I was nearing the end of a class-long lesson on issues of privacy with digital apps and websites — which included instructions on how to ensure greater privacy controls for Instagram, Snapchat, YouTube and more — when a sixth grader raised her hand.

“Now I’m scared.”

She said it with a laugh but I knew she was worried, if not scared.

It’s a reaction I try to avoid, framing much of our discussion in our Digital Life unit around the positive elements of what social media can do — around connections, around sharing, around empathy and understanding, around learning. But I know all of our talk of data mining by companies like Google, web browser cookies, and targeted advertising with technology will rattle a few of my students, particularly if they have never considered the issues before.

“You don’t need to be scared,” I assured her, and the others. “You need to be wary. You need to understand that you have some control over what you share. Who you share with. Why you share. Be wary but be empowered.”

They laughed again when I noted there is a sure-fire way to avoid all of the privacy issues of the Digital Age: completely unplug and don’t use technology. The looks of disbelief on their faces told me the reality (which I already knew).

Privacy Slideshow Apps and Internet(View the presentation)

I suspect some of these insights on privacy and agency will sink in now, and some will sink in over time. I hope some rushed home to check their privacy settings (that’s what I encouraged). I hope others installed ad blocking extensions (another action I suggested). I hope some had conversations with parents and family about the issues. I hope some of them, some day, will be the ones pushing back against the large companies.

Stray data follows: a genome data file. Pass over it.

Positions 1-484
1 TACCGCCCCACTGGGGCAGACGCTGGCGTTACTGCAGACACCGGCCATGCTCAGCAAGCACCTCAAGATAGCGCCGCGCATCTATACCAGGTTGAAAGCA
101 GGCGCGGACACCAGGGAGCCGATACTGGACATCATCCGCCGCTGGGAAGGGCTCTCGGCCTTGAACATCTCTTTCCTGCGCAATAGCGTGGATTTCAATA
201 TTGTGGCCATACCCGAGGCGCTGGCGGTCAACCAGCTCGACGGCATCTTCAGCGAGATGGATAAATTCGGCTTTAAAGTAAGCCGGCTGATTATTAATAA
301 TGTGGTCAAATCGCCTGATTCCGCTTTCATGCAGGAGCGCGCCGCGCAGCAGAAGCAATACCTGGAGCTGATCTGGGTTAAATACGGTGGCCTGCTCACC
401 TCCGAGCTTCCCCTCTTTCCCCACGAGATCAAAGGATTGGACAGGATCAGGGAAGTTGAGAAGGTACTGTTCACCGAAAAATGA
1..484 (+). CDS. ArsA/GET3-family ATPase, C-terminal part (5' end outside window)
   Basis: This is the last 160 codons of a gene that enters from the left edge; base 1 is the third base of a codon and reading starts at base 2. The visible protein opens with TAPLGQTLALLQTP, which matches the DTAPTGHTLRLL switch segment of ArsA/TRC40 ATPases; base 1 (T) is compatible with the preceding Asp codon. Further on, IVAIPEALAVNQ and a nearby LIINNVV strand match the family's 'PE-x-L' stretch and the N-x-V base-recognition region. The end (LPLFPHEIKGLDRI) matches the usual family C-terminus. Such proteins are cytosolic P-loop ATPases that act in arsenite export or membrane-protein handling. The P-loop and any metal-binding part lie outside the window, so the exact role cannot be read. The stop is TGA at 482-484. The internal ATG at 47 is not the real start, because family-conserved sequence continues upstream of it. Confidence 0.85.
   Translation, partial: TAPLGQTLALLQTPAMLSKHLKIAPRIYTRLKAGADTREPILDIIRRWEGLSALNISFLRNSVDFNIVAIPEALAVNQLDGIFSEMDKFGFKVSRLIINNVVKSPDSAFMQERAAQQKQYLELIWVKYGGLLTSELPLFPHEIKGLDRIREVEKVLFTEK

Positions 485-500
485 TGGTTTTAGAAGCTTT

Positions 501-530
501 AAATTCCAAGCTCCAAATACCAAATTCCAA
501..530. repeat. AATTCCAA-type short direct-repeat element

We teach with hope that change can come.

Peace (discovering it),
Kevin

Slice of Life: Just Saying Hello

(This is for the Slice of Life challenge, hosted by Two Writing Teachers. We write on Tuesdays about the small moments in the larger perspective … or is that the larger perspective in the smaller moments? You write, too.

 

I was shuffling papers, trying to find something. I had a meeting in an hour.

“Mr. H.”

I held up a give-me-a-sec gesture. The paper seemed important in that moment. The voice, a distraction.

“Mr. H?”

I stopped, looked up. She had come in from recess, all smiles. She bounced on the heels of her feet.

“Yes?”

“Hi!”

“Hi.”

“I just wanted to say hello. Hi!”

She added a wave. I chuckled.

“Thank you. Hi!”

“Thank you! You’re welcome!”

She scooted off, skipping a bit, and I started to go back to my task of paper-finding, smiling to myself about the curious nature of kids, and the impact of kindness.

Peace (in the moment),
Kevin

PS — a version of this was also shared as a small story in another space.